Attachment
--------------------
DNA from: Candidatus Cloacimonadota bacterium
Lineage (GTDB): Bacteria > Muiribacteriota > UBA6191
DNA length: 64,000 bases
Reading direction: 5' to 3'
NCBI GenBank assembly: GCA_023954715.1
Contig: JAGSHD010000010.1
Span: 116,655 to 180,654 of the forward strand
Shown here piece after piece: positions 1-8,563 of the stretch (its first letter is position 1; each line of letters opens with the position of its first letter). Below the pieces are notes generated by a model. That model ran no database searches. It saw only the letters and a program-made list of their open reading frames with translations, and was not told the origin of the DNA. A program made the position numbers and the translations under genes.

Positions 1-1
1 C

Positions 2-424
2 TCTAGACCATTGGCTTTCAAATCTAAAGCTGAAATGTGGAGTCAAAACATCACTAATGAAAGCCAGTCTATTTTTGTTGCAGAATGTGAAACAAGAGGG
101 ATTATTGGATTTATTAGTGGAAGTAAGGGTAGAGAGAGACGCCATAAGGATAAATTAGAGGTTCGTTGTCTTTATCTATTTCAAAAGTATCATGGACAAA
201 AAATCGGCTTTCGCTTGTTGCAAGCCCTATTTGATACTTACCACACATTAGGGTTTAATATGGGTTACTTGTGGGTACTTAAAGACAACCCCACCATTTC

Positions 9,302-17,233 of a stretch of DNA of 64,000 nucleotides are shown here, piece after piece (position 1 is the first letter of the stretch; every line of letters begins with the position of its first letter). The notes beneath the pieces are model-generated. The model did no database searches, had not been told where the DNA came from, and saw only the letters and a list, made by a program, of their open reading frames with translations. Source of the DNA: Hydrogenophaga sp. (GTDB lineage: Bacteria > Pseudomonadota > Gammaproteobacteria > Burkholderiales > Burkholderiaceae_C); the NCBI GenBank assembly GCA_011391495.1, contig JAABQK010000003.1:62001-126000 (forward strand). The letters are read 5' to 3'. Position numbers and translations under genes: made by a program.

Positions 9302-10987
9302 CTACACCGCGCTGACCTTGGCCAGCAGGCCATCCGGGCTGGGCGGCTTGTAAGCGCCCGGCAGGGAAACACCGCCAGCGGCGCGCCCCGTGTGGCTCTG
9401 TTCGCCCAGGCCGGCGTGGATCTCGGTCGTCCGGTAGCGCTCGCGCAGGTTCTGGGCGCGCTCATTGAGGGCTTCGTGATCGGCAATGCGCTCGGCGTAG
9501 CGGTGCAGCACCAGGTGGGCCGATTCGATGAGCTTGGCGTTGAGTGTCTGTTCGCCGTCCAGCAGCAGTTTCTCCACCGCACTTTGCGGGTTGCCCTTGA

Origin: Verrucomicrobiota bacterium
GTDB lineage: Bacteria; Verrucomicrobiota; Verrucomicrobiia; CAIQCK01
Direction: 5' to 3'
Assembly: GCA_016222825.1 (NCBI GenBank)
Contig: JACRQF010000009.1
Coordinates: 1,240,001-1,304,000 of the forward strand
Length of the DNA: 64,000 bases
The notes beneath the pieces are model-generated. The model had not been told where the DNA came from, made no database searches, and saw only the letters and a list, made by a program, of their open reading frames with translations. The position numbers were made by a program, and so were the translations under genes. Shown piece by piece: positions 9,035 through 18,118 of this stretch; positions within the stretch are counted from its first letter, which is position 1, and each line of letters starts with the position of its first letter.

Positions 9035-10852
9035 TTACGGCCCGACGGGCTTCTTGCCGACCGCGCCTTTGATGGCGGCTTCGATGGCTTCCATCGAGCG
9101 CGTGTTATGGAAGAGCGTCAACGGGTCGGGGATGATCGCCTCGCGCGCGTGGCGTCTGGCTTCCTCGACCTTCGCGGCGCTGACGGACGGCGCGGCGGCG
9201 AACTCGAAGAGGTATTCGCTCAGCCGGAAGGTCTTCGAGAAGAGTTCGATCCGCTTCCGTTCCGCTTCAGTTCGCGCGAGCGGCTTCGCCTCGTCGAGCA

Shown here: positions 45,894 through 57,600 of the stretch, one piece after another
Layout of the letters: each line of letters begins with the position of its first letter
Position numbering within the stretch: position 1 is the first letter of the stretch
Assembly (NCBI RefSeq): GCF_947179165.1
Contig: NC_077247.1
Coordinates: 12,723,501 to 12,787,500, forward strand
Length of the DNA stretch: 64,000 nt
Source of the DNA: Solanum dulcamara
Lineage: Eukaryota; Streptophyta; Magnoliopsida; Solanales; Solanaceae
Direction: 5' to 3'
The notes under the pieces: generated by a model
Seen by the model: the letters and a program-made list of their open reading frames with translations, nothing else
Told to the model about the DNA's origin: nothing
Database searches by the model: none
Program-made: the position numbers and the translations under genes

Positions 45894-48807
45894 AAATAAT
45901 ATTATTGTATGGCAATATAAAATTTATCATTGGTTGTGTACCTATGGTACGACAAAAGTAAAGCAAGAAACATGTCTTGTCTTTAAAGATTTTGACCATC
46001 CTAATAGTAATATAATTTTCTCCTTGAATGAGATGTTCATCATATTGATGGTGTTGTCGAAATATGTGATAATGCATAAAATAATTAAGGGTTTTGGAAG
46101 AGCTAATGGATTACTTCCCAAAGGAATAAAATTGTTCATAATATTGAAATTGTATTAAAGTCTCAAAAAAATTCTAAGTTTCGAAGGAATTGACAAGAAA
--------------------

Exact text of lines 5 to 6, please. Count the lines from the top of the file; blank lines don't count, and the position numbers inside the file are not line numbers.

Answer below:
NCBI GenBank assembly: GCA_023954715.1
Contig: JAGSHD010000010.1